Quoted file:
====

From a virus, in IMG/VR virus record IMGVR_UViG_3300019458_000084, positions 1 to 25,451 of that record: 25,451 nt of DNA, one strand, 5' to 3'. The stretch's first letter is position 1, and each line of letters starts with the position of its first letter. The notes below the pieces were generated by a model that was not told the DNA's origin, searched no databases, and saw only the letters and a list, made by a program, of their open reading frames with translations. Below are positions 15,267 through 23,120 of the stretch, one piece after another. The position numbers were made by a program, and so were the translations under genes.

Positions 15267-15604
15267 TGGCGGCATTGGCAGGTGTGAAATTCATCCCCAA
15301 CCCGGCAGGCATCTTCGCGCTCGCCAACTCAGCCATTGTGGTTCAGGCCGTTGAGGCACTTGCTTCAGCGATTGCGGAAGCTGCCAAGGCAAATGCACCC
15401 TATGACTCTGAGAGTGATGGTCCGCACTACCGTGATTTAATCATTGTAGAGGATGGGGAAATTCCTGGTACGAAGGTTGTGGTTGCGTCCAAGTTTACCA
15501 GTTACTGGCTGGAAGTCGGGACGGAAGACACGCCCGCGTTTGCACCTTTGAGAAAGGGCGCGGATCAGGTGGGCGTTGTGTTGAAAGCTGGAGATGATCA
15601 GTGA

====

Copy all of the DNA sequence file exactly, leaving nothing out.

From a virus, in IMG/VR virus record IMGVR_UViG_3300019458_000084, positions 1 to 25,451 of that record: 25,451 nt of DNA, one strand, 5' to 3'. The stretch's first letter is position 1, and each line of letters starts with the position of its first letter. The notes below the pieces were generated by a model that was not told the DNA's origin, searched no databases, and saw only the letters and a list, made by a program, of their open reading frames with translations. Below are positions 15,267 through 23,120 of the stretch, one piece after another. The position numbers were made by a program, and so were the translations under genes.

Positions 15267-15604
15267 TGGCGGCATTGGCAGGTGTGAAATTCATCCCCAA
15301 CCCGGCAGGCATCTTCGCGCTCGCCAACTCAGCCATTGTGGTTCAGGCCGTTGAGGCACTTGCTTCAGCGATTGCGGAAGCTGCCAAGGCAAATGCACCC
15401 TATGACTCTGAGAGTGATGGTCCGCACTACCGTGATTTAATCATTGTAGAGGATGGGGAAATTCCTGGTACGAAGGTTGTGGTTGCGTCCAAGTTTACCA
15501 GTTACTGGCTGGAAGTCGGGACGGAAGACACGCCCGCGTTTGCACCTTTGAGAAAGGGCGCGGATCAGGTGGGCGTTGTGTTGAAAGCTGGAGATGATCA
15601 GTGA